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Acute Myeloid Leukemia

Editor: Prerna Mewawalla Updated: 8/8/2023 1:57:47 AM


Acute myeloid leukemia (AML) is the most common leukemia among the adult population and accounts for about 80% of all cases. It is characterized by clonal expansion of immature “blast cells” in the peripheral blood and bone marrow resulting in ineffective erythropoiesis and bone marrow failure. With recent advancements in the management guidelines, the cure rates have increased up to 15% in patients older than 60 years and about 40% in patients below 60 years of age. Despite advancements in therapeutic regimens, the prognosis remains very poor in the elderly population.[1][2][3]


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Depending upon the etiology, genetics, immune-phenotype, and morphology, there are different classification systems for AML.[4][5]

The most common risk factor for AML is myelodysplastic syndrome. Other hematological disorders that increase the risk of AML include myelofibrosis and aplastic anemia.

Several congenital disorders like Down syndrome and Bloom syndrome also increase the risk of AML, which tends to present in the early 20s.

Environmental exposures like radiation, tobacco smoke and benzene are also risk factors for AML

Finally, previous exposure to chemotherapeutic agents is also a risk factor for AML.


The number of new cases among men and women per year is about 4.2 per 100,000 population. The incidence is over 20,000 cases per year in the United States. The average age at the time of diagnosis is about 65 years. It is more prevalent among non-Hispanic whites. Males have more predominance compared to females, with a ratio of 5:3.


AML is characterized by mutations of the genes involved in hematopoiesis. These mutations result in a clonal expansion of undifferentiated myeloid precursors (blasts) in the peripheral blood and bone marrow resulting in ineffective erythropoiesis and bone marrow failure. Recent studies also revealed that it could arise from a series of recurrent hematopoietic stem cell genetic alterations which get accumulated with age. In most cases, AML appears as de novo in a previously healthy person. The exact cause of genetic mutations is unclear, but few risk factors include exposure to radiation, chemotherapeutic agents, and smoking. AML can also evolve from myeloproliferative disorders (MPD), myelodysplastic syndrome (MDS), paroxysmal nocturnal hemoglobinuria, and aplastic anemia. Familial causes of genetic mutations should also be considered.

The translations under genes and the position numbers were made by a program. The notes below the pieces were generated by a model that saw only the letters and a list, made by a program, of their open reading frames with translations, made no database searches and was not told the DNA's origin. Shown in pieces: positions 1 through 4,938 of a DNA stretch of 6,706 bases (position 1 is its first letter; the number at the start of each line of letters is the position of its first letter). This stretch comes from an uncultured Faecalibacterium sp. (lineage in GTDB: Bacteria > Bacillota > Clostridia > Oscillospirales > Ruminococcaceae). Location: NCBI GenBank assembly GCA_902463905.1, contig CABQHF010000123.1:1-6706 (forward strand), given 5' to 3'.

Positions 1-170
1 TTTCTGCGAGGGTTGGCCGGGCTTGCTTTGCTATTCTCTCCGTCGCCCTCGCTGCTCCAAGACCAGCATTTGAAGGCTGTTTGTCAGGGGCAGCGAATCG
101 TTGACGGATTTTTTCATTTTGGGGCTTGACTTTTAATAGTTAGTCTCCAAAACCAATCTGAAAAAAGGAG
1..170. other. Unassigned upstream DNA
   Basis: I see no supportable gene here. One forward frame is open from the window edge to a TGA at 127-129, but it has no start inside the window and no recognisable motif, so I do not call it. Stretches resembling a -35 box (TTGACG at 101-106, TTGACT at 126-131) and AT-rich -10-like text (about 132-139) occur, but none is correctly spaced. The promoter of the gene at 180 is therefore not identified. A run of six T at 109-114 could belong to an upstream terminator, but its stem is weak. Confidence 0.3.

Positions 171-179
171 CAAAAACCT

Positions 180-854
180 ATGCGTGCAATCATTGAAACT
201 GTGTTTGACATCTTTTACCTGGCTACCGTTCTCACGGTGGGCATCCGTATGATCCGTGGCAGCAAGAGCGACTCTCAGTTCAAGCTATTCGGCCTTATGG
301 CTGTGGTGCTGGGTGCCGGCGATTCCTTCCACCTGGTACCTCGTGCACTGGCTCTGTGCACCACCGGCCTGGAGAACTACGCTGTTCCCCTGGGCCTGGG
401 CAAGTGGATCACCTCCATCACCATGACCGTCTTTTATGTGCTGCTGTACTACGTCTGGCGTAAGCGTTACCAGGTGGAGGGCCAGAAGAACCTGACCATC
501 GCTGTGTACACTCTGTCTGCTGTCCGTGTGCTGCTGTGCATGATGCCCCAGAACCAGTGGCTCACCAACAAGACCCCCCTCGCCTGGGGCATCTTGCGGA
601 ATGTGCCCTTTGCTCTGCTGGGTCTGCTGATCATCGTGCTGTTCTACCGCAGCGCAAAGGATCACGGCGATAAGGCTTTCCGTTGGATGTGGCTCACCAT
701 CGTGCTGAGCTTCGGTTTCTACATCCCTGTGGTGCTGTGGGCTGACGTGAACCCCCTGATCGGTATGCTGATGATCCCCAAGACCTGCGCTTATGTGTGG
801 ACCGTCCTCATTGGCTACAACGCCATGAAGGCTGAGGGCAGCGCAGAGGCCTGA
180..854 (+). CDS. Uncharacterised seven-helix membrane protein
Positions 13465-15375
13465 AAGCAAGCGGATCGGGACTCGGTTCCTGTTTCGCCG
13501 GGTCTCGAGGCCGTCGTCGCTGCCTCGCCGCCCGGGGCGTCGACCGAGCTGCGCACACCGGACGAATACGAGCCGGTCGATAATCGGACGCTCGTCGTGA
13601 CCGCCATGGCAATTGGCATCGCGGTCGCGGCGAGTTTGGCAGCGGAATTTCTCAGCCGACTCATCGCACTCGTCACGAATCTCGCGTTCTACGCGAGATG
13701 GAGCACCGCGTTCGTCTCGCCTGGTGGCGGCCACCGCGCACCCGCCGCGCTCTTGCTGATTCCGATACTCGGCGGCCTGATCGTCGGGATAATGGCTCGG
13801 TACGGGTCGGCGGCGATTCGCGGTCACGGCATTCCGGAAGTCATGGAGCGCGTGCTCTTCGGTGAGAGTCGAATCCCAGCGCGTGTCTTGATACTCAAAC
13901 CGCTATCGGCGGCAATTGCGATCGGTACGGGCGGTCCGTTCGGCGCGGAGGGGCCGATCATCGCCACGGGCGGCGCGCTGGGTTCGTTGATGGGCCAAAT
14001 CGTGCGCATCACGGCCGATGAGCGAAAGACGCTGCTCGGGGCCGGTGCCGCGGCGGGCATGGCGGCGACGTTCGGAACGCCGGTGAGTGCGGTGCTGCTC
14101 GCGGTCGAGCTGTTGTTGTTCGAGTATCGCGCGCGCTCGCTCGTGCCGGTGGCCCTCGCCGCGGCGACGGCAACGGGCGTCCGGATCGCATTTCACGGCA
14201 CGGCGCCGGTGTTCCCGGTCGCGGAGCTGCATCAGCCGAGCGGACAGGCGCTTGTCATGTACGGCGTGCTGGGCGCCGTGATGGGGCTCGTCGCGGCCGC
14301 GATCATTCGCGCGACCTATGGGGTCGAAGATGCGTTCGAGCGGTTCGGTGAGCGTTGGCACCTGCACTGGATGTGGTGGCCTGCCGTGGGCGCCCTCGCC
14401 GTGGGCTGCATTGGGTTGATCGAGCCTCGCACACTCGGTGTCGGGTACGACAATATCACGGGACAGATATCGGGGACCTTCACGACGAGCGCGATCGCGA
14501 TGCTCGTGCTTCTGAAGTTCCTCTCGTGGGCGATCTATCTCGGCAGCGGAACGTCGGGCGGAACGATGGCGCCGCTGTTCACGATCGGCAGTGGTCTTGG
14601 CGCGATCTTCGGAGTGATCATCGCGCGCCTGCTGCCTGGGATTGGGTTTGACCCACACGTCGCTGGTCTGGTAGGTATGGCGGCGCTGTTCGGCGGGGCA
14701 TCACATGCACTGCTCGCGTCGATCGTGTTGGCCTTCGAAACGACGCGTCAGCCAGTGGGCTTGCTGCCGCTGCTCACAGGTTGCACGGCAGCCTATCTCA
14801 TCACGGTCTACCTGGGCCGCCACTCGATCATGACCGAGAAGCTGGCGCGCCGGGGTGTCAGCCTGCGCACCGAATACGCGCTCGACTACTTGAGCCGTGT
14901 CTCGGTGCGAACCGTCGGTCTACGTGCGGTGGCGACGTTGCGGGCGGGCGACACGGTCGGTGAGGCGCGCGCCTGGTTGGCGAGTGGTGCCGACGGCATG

AML is a highly heterogeneous disease with a variable prognosis. It can result from genetic mutations, chromosomal translocations, or changes in molecular levels. About 97% of the cases have been studied to have genetic mutations. Despite its heterogeneity, it can be categorized into favorable, intermediate, or adverse-risk groups based on cytogenetics. The prognosis within these categories varies widely. The chromosomal translocations t (8;21), t (15;17), or inv (16) have a favorable prognosis with 3-year overall survival (OS) rate of about 66% and 33% in patients younger than 60 and older than 60 years of age respectively. People with t (9;11), monosomy 5 or 7, and normal cytogenetics (CN-AML) have an intermediate risk. A high risk of treatment failure and death was noted in people with t (6;9), inv (3). or 11q changes. The presence of c-KIT mutations in patients with t (8;21) increases the risk of relapse and decreases the OS.

About 25% to 30% of AML patients have Nucleophosmin 1 (NPM1) mutations. This is the most common mutation found in AML and has a female predominance. Clinically, the mutation has monocytic morphology and in the absence of FMS-like tyrosine kinase 3 or FLT3-ITD, predicts favorable OS. NPM1 mutations are chemosensitive to intensive chemotherapy in both young and old patients. It is associated with other recurrent genetic abnormalities such as FLT3-ITD (40%), FLT3-TKD (10% to 15%), and IDH mutations (25%).

FLT3 is strongly expressed in hematopoietic stem cells with important roles in cell survival and proliferation. Mutations involving the Internal tandem duplications (ITD) and the tyrosine kinase domain (TKD) of the FLT3 gene have been found in 20% of AML cases and 30% to 45% of CN-AML patients. Both the mutations activate FLT3 signaling, promoting blast proliferation. Patients with FLT3 mutations can have severe leukocytosis. FLT3-ITD mutations have been associated with an increased risk of relapse. Tyrosine kinase inhibitors (TKI) are being tested in FLT3 mutated AML patients. Unfortunately, when used alone, TKIs showed only a transient reduction of blasts, and even if initially effective, the subsequent acquisition of secondary mutations induces resistance over time.

Runt-related transcription factor (RUNX1) is an essential component of hematopoiesis. It is also known as AML1 protein or core-binding factor subunit alpha-2 (CBFA2). RUNX1 is located at chromosome 21 and is frequently translocated with the ETO (Eight Two One)/RUNX1T1 gene located on chromosome 8q22, creating an AML-ETO or t(8;21)(q22;q22) AML which is seen in about 12% of AML cases. They are commonly associated with trisomy 13, trisomy 21 and show resistance to standard induction therapy.